EU OKs Britain's subsidies for $26B nuclear plant

Staff Writer
Columbus CEO

BRUSSELS (AP) — The European Union's competition watchdog has accepted Britain's bid to heavily subsidize the construction and operation of a new 16-billion pound ($26 billion) nuclear power plant.

The EU's executive Commission said Wednesday the subsidies, which include guaranteeing the plant operator a fixed above-market electricity price for 35 years, won't unduly distort fair competition.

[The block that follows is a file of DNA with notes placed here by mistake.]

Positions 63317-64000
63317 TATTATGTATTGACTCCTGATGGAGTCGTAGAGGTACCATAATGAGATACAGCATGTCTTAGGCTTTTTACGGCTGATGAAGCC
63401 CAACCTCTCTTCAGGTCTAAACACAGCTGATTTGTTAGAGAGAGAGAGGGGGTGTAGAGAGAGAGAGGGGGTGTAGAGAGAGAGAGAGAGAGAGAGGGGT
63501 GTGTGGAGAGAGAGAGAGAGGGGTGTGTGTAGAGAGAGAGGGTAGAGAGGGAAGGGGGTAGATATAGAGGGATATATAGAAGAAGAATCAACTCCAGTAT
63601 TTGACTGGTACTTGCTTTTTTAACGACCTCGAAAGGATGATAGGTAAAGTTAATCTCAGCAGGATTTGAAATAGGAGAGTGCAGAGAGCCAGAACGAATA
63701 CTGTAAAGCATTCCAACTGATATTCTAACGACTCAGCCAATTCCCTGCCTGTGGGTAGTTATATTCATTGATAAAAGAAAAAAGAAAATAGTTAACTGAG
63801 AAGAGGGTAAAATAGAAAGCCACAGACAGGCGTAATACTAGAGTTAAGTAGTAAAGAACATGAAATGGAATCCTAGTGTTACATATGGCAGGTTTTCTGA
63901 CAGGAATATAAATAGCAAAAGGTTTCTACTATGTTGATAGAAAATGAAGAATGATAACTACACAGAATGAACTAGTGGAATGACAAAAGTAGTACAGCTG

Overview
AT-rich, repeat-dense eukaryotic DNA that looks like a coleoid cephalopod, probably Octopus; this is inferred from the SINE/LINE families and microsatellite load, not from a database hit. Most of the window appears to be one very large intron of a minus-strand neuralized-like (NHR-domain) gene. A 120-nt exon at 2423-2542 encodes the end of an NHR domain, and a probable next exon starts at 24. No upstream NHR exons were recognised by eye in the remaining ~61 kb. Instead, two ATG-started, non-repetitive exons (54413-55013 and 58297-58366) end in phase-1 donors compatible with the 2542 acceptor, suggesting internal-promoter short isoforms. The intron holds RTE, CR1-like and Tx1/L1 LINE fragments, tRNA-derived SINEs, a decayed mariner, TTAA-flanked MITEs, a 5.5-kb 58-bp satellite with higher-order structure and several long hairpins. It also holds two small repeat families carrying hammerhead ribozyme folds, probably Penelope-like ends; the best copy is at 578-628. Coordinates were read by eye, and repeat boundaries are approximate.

The decision was controversial as the EU seeks to switch its electricity supply to renewable sources like wind and solar energy. But securing approval for the two reactors at Hinkley Point in Somerset, due to be operational in 2023, was a top priority for the British government as it seeks to modernize its energy supply.

Analysts say building new nuclear power plants isn't economically viable without state subsidies.